Frequently Asked Questions

Do you offer financing?
We have several financing options available including a rent-to-own program.  Please check HERE for more details and to find the program that works for you. 
What is your lead time?
Most of the time, we'll be ready before you are. It typically takes only 1-3 weeks to build our barns, sheds and garages. However, the average time from when a customer places an order until they are ready to take delivery is about 30-45 days. If you order one of our stock buildings, we can usually deliver it within a week. Chicken coop lead time is between 4 - 6 weeks.  Time of year can affect lead times as well.  Our busiest times are spring and late fall.
Where do you deliver?
We deliver anywhere within the continental United States.
What kind of permits do I need?
Permit requirements vary greatly depending on where your property is located and how it is zoned. At best, nothing will be required of you. At most, you may be required to submit detailed, stamped, architectural drawings and complete your township or municipality's forms. 
Most of the time, it's something in between. Be sure to check any local regulations regarding permits and inspections and any requirements regarding site prep or anchoring for the building. After finding out what you need for your building permit, give us a call. In most cases, we can provide - free of charge - much of the documentation requested by local municipalities. You can read more about this on our permits page.
Do I need to insulate my chicken coop?
One of the most common questions people ask is whether or not to apply chicken coop insulation.

Horizon Structures' coops are NOT insulated for several reasons:

  • First, because we ship throughout the continental United States, there are many areas that would never need insulation as the winters are very mild.
  • Second, while we wouldn't call ourselves "chicken experts", we don't believe the coops need to be insulated.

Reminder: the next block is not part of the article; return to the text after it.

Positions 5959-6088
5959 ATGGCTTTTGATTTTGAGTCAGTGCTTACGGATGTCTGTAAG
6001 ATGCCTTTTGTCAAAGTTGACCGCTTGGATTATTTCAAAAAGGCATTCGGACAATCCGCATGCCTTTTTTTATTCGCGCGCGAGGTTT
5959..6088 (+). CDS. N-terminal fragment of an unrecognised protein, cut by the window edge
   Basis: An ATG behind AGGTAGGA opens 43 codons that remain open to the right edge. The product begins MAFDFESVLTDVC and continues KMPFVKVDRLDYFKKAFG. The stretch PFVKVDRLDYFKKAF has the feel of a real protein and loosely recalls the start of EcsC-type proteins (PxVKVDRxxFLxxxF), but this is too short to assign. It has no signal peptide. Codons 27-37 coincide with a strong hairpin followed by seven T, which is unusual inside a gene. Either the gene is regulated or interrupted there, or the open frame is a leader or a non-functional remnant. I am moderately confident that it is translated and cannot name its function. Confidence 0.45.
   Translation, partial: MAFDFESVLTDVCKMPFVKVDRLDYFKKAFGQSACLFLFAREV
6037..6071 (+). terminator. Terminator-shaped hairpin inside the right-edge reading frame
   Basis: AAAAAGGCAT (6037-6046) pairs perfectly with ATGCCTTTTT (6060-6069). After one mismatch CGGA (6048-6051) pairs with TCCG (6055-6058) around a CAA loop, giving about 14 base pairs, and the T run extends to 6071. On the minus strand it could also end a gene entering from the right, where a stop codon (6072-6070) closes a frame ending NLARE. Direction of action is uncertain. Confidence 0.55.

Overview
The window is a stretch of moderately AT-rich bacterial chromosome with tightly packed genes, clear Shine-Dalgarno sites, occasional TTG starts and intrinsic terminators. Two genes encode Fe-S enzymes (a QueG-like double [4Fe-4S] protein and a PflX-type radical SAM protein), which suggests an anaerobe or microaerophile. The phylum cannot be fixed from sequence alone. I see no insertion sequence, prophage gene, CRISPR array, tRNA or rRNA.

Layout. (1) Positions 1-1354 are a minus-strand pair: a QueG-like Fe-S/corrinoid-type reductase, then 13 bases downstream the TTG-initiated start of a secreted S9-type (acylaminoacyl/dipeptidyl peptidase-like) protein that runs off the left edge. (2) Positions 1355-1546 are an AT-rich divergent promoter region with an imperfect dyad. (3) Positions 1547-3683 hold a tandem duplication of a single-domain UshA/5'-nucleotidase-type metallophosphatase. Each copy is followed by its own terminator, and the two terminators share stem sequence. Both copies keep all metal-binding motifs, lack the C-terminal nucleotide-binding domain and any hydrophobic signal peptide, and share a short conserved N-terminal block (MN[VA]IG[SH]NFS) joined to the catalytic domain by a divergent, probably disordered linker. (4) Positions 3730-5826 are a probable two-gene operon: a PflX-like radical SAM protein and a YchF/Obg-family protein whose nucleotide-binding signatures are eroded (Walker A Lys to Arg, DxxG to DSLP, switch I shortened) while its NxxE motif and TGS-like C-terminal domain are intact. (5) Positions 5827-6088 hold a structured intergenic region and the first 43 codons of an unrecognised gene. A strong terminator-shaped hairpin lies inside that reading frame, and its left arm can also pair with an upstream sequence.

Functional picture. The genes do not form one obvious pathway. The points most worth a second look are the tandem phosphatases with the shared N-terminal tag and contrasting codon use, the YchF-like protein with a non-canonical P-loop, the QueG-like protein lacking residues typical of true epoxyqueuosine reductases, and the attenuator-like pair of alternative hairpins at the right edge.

There are as many opinions on this subject as there are breeds of poultry and we recommend that everyone research the matter for themselves and choose the option that is best for their situation and their birds. The information we found on the subject seems to support the fact that insulating your coop is probably unnecessary.

Many chicken breeds are very cold hardy. Especially the larger breeds with ample feathers. You may be surprised to discover just how well most birds tolerate extreme cold. They will huddle close together in their nest boxes or on their roosts and keep each other warm during the coldest winter weather providing that you flock a coop that is dry, well ventilated, and free from drafts.

Here are easy suggestions that can provide extra winter protection for your chickens at little or no cost:

  • Position your coop to take maximum advantage of natural sunlight (and heat).
    * usually, a southern exposure works best.
  • Stack bales of hay against the northern side of the coop and along the sides.
    * use the hay as litter / bedding in the spring!
  • Put extra deep bedding on the floor - especially if your coop is elevated
  • Make sure your coop has adequate ventilation. Remember, moisture inside the coop is a problem. Especially in the winter. Don't insulate an unheated coop because moisture will build up inside.

If you want to insulate your coop a safe material to use is 1.5" styrofoam sheets. If possible, these should be placed BETWEEN the walls/siding and the ceiling/roof.

If you can't do that - don't worry. This material is non-toxic. If your chickens happen to peck at it and ingest it, it should pass right through without harming them.

Usually a simple light bulb can provide enough heat and a large heated dog dish is enough to keep your chicken's water from freezing.

NOTE: Extreme cold may cause your chickens to (temporarily) stop laying.

How do you keep your prices so low?
People often ask how we can sell our barns at such a low price. The reason is simple. We work with Amish communities scattered throughout the United States including Pennsylvania, South Carolina, Tennessee and Texas. Because the Amish are a self-supporting community expenses such as pensions, union dues, and health insurance, are not passed on to our customers as part of the price of their barn or shed. Furthermore, the ability to ship from these various locations allows horse owners, throughout the United States, to own the barn they've always dreamed of. The reputation of the Amish work ethic and quality craftsmanship is well known and widespread. These small, local communities build our barns to a set design and quality standard.
Is a foundation needed for these barns?